Home Economics Why We Should Abolish Stamp Duty

Why We Should Abolish Stamp Duty

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An interesting study here about the total tax burden upon property. UK annual taxes – presumably without looking at business rates, this is residential property only – on property are fairly low by international standards. Transactions taxes upon property are very high by those international standards. Given that transactions taxes are worse that repeated taxes upon property we have our tax system the wrong way around:

English buyers fork out nearly six times as much tax when they purchase a home compared to those in New York, new data shows.

Though residents of England face much higher initial transaction taxes, annual property tax bills are far lower than other countries. The tax structure therefore discourages people from moving house but is relatively affordable over the long term.


This does not mean English homeowners pay more tax overall, however. Annual property tax bills such as council tax are relatively low versus the international stage.

Kate Everett-Allen, of Knight Frank said: “The tax burden in England is firmly purchase-focused compared with other cities where annual charges are significantly higher.”

In London, the average council tax bill on a home worth £500,000 (assuming it is in Band D) over 10 years would be £15,437. This is a third of the £45,288 bill in New York.

The problem is our old friend deadweight costs of taxation. Whatever it is we get less of it if we tax it. We also do need to have taxation because – remarkable though it might seem given observation of what governments do – we benefit from having government. Perhaps not overall, given the amount of government we get, but a certain minimum is indeed beneficial. So, we need to have tax.

But we should therefore design our tax system so as to gain the needed revenue from those things which cause the least deadweight costs – which lose us the least from the simple imposition of the tax.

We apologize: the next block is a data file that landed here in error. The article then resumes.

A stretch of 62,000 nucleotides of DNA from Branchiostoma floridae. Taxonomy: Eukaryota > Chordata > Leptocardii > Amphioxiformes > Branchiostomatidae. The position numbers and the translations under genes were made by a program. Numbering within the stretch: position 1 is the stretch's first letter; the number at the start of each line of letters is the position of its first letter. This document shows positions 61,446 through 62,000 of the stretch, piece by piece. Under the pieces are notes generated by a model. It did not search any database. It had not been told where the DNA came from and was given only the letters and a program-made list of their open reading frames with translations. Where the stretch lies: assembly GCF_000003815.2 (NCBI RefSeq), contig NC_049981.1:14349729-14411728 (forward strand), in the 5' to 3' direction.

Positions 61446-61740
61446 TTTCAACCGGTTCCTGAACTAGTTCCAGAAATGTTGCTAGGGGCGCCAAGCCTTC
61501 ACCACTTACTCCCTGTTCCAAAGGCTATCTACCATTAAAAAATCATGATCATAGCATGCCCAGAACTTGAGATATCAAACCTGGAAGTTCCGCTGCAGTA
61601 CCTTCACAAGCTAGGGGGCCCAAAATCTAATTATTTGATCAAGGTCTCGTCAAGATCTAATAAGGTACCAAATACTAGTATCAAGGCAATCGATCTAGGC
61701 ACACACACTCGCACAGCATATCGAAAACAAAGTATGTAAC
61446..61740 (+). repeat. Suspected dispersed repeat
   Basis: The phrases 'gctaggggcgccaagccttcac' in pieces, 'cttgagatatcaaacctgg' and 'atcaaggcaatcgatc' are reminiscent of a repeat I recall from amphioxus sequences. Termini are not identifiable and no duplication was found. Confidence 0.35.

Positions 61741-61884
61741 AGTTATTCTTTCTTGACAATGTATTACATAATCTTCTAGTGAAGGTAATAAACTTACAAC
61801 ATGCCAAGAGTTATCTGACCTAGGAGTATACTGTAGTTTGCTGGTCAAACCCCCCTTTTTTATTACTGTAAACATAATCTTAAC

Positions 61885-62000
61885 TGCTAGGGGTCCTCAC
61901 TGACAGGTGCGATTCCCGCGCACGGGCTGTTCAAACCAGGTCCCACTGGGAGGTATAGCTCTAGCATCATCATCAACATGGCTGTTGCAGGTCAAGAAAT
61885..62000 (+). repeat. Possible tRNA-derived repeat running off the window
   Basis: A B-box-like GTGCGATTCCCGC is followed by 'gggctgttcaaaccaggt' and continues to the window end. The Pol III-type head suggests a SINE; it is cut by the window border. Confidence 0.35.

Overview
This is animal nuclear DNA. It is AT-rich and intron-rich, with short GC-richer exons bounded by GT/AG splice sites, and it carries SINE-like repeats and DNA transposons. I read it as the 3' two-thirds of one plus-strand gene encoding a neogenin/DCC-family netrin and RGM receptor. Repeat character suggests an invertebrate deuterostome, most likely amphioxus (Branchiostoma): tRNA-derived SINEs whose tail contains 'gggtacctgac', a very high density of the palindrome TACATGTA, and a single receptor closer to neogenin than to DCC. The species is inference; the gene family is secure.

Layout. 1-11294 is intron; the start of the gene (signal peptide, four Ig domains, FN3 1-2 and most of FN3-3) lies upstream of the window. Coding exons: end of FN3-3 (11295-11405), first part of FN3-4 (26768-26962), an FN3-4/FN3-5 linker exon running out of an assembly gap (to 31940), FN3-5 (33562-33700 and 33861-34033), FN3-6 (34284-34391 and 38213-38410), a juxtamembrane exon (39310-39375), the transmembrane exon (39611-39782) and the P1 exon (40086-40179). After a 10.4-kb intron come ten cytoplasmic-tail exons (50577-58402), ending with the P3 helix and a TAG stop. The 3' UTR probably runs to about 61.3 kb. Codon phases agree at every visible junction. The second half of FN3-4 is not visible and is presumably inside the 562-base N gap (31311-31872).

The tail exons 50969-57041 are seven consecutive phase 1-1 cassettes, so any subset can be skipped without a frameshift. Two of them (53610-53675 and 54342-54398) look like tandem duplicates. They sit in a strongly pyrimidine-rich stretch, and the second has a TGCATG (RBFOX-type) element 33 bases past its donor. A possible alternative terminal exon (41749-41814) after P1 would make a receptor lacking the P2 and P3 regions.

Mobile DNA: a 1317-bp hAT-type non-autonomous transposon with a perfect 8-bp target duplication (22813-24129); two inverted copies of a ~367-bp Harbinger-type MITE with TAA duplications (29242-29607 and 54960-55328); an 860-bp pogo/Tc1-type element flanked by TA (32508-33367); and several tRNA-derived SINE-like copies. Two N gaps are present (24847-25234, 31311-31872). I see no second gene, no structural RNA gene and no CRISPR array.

We have a few rules about this, the most important of which is to tax things with little price elasticity. Peeps will still smoke expensive cigarettes so we can tax them a lot. Folks won’t take their multivitamins if they’re expensive, so don’t tax those. This is quite apart from whether fags are bad for us, Vitamin D protects against coronavirus and so on. Tax things with low elasticity of demand with respect to price.

The things we lose can be seemingly unrelated. High housing transactions costs increase unemployment for example. This is well founded too, it’s not some made up point. A “too high” owner occupation rate reduces the mobility of the labour force which will lead to people unemployed in one area while another is screaming out for workers. A rental market is necessary so that people can indeed move to where the work is.

An amusement is that moving from council (or “affordable”) housing across local authority boundaries is even more difficult than selling up and buying again. Thus this method of housing provision increases the unemployment rate again.

Clearly, transactions taxes on housing increase this problem – stamp duty increases the unemployment rate.

On the other hand repeated taxation of immovable property is known to be the lowest deadweight form of taxation of all. So, we should replace stamp duty with higher council tax. We will be richer by doing so because we can – even should perhaps – raise the same revenue but at lower cost to us all.

Abolish stamp duty, you know it makes sense.

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expunct

in British English
expunct (ɪkˈspʌŋkt)
VERB (transitive)
1. to delete or erase; blot out; obliterate
2. to wipe out or destroy

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